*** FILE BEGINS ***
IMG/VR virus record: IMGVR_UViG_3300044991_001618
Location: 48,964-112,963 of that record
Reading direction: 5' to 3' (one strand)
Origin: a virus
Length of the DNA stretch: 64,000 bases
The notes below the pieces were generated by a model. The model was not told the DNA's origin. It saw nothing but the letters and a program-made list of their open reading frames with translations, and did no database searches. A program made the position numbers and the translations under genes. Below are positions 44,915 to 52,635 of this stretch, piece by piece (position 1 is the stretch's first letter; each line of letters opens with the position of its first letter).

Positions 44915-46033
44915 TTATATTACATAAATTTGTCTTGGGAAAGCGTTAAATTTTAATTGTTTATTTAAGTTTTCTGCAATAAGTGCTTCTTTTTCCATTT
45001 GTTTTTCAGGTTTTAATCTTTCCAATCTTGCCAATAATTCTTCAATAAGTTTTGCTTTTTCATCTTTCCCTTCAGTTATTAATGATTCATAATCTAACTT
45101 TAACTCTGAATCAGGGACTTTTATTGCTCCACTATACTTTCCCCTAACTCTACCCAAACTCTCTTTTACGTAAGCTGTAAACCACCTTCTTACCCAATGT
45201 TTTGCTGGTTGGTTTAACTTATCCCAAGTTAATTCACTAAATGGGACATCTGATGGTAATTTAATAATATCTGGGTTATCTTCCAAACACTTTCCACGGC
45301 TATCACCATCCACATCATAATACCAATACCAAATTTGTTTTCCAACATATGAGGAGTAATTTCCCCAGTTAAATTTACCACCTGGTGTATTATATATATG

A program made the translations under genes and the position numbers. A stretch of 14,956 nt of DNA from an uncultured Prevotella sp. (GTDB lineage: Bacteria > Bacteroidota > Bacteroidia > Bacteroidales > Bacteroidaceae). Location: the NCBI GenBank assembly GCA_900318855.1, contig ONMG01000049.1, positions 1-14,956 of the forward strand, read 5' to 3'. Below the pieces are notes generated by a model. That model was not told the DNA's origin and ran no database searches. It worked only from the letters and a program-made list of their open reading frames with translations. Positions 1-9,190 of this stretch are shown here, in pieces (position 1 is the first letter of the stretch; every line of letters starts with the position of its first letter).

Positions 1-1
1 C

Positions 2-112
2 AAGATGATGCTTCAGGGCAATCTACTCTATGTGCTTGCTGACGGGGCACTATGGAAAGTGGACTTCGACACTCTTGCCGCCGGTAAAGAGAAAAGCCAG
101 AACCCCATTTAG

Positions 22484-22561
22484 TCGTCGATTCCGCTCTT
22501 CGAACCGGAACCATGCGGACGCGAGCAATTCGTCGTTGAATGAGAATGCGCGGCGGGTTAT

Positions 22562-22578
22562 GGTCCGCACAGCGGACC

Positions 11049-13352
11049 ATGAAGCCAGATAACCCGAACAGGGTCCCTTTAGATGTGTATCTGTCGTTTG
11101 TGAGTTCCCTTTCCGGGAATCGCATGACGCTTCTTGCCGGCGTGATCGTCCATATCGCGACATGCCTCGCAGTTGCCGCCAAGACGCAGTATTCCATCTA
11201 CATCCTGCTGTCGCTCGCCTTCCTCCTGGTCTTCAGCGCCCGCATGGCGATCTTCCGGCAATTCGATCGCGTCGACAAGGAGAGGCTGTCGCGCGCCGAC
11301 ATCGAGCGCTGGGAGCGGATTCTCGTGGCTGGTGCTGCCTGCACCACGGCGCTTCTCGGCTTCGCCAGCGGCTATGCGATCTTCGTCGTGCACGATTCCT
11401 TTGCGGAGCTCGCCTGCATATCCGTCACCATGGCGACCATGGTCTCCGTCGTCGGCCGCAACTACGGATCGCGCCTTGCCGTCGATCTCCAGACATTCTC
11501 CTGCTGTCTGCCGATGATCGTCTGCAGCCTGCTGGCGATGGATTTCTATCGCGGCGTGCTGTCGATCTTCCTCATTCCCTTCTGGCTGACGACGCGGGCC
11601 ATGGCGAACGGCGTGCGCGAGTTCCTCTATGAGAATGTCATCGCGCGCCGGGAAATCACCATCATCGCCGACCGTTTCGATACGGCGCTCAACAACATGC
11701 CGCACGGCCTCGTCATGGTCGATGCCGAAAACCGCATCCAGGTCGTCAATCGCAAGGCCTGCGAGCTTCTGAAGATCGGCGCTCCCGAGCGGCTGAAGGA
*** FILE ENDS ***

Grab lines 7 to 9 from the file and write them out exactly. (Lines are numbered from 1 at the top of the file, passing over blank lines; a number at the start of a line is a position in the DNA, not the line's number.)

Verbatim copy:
Positions 44915-46033
44915 TTATATTACATAAATTTGTCTTGGGAAAGCGTTAAATTTTAATTGTTTATTTAAGTTTTCTGCAATAAGTGCTTCTTTTTCCATTT
45001 GTTTTTCAGGTTTTAATCTTTCCAATCTTGCCAATAATTCTTCAATAAGTTTTGCTTTTTCATCTTTCCCTTCAGTTATTAATGATTCATAATCTAACTT